Figure 1.1. Population by Race/Ethnicity for the District, 1980–2008
500,000 450,000 400,000 350,000
Number of People

300,000 250,000 200,000 150,000 100,000 50,000 0 1980 1990 2000 2008
Latino Non-Latino White Non-Latino Back Non-Latino Other

Sources: Decinnial Census and 2008 Population Estimates

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State of Latinos in the District of Columbia The District has been a majority African American city since about 1960, following the white exodus to the suburbs that started in the 1950s. African Americans have remained the majority since then, despite a similar outmigration of black residents following the urban riots in the 1960s. However, with the steady increases in the Latino population over the past three decades, and the more recent rebounding of the white population, the Latino and white shares of the District’s population have risen, while the African American share has fallen. In 1980, 3 percent of the District’s population was estimated to be Latino, but that share grew to 8 percent in 2000 and is estimated to have increased slightly to 9 percent in 2008. Similarly, the share of the non-Latino white population was 26 percent in 1980 and increased to 33 percent by 2008. The non-Latino African American population declined from 70 percent of the population in 1980 to 53 percent in 2008.12 Number of Latino children increasing in the District Along with the overall loss in population over the past fifty years, the total number of children living in the District has decreased. Between 2000 and 2008, the city became home to more single adults and childless couples than families with children.13 There were approximately 117,092 children under 18 years old living in the District in 1990, a number that declined to approximately 114,992 children in 2000 and is estimated to have further dropped to 112,016 by 2008. The continuing decline in the child population since 2000 is notable since, as mentioned above, the city’s overall population grew during this period. Looking at the change in the number of children by race and ethnicity, however, we find that the number of Latino and white non-Latino children have increased over the past decade. For instance, the number of Latino children grew by 9 percent between 2000 and 2008 (from 11,463 to 12,499 children) and the number of white children rose even more, by 35 percent, during the same time period. The overall decline in the number of children during the past decade has largely been driven by a decrease in the number of African American children. Between 2000 and 2008, the number of black children under 18 years old fell from 87,814 to 74,462, a 15 percent decrease.14 Births to Latino mothers have increased Although the migration of Latino families to the District partly fueled the increase in the number and share of Latino children, a bigger factor has been the recent increase in births to Latina mothers living in the city. Births to District mothers of all races had steadily declined during the 1990s (the earliest available data) but began inching upward during the 2000s, even while the city’s overall child population declined. In 1990, there were 11,806 births to all District mothers, which dropped to 7,666 births in 2000, a decrease of 35 percent. However, between 2001 and 2007, the total number of births increased from 7,621 to 8,870 births, an increase of 16 percent. As a result, the proportion of infants and toddlers under 5 years old increased in the District, from 29 percent of all children under 18 in 2000 to 33 percent in 2008.15 6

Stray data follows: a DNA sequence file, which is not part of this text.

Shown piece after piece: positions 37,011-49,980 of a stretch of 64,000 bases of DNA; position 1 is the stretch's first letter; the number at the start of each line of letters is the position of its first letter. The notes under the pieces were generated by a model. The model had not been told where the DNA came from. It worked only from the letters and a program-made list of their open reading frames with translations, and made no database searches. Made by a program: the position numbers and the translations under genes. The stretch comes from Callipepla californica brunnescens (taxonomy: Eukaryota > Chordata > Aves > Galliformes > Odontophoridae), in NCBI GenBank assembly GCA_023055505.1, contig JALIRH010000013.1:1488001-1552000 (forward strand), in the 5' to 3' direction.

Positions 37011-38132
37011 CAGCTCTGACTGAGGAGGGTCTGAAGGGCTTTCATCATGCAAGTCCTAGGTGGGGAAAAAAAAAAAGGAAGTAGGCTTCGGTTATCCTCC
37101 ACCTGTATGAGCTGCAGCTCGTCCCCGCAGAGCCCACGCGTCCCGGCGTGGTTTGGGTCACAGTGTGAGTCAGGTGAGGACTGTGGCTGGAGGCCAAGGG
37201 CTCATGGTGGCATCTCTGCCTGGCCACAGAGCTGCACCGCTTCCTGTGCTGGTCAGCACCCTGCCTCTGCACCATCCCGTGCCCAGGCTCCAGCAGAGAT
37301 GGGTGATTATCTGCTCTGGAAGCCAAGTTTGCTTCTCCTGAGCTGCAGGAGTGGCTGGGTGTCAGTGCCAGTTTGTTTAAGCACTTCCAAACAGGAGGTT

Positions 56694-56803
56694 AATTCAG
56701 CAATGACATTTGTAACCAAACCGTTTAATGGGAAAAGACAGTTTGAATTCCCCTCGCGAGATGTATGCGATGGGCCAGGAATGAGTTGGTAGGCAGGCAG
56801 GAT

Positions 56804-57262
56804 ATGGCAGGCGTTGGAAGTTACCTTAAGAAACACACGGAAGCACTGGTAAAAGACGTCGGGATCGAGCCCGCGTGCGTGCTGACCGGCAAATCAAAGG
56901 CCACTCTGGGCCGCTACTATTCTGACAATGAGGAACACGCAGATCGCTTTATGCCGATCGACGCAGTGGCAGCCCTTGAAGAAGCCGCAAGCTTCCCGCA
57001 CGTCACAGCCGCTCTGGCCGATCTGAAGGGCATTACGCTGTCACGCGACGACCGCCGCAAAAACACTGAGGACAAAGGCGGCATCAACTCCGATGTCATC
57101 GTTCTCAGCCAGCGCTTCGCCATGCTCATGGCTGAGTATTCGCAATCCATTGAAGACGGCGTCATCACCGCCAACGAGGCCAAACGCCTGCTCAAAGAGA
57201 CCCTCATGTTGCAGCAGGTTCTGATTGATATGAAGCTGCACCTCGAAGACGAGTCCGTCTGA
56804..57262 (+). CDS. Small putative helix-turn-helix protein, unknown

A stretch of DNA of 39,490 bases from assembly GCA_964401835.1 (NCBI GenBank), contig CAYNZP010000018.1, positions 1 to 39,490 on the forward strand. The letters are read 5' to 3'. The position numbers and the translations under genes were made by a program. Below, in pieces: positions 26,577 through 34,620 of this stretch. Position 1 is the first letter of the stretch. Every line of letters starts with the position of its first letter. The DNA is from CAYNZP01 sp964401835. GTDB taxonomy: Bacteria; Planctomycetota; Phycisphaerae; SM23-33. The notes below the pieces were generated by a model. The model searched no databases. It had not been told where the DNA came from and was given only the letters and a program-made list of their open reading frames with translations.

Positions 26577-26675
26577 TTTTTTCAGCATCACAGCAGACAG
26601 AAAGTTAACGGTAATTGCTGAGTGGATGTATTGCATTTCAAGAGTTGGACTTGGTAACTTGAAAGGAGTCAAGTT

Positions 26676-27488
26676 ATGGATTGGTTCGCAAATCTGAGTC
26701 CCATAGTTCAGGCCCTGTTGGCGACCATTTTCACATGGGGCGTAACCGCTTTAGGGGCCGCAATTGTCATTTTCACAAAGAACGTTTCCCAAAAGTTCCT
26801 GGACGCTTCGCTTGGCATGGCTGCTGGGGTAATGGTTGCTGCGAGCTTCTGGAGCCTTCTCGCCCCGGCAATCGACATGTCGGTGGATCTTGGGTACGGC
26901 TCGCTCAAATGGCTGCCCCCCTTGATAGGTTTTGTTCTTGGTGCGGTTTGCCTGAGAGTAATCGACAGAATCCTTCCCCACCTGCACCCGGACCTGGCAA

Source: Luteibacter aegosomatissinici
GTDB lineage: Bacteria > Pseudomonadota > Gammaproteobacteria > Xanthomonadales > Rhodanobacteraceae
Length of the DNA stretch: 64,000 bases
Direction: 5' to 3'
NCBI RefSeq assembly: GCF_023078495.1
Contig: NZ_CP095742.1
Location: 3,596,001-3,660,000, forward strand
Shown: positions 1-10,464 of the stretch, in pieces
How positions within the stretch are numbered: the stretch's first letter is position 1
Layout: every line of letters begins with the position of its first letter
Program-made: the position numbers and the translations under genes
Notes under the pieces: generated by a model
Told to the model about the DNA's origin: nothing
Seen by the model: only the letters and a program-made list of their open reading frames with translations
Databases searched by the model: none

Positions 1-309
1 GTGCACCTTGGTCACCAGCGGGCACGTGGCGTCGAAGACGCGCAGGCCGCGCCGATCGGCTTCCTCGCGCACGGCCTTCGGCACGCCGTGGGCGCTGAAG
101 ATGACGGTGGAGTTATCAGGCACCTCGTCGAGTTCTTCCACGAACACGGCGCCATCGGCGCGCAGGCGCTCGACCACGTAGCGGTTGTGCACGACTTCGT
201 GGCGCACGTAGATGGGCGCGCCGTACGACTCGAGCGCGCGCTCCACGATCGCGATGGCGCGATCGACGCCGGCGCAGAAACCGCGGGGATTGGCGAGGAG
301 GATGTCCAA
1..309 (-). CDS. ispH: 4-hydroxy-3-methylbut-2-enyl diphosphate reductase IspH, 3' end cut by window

State of Latinos in the District of Columbia Birth rates for Latina mothers followed these trends, but grew even faster than the city average. The number of births to Latina mothers increased from 1,005 births in 2001 to 1,487 births in 2007, a net increase of 482 births. This 48 percent growth in Latino births was much greater than the rise for births to all mothers during the same period (figure 1.2).

6,000

Figure 1.2: Number of Births by Race/Ethnicity of Mother in the District, 2001–2007

5,000
Number of births by race/ethnicity

4,000

3,000

Non-Latino black Non-Latino white Latino

2,000

1,000

0 2001 2002 2003 2004 2005 2006 2007
Source: D.C. Department of Health, State Center for Health Statistics

In addition to the number of births, Latina mothers increased their share of all births in the District. Births to Latina mothers made up 13 percent of all births in 2001 but rose to 17 percent of all births in 2007. The share of births to Latina mothers also grew because births to African-American mothers (the racial/ethnic group with the greatest number of births) increased only slightly between 2001 and 2007: from 4,724 births in 2001 to 4,890 births in 2007, an increase of 4 percent. Births to white mothers rose dramatically but less so compared with Latina mothers: from 1,613 births in 2001 to 2,203 in 2006, a 37 percent increase.16 Births to teenage mothers (under 20 years old) is a concern because women who have children too early in life may hurt their chances of finishing high school, going to college, and, consequently, obtaining a job that pays a good wage and has needed benefits. While the share of births to teenage mothers in the District had been steadily declining between 1996 and 2005, the share of births to teenage Latina mothers has 7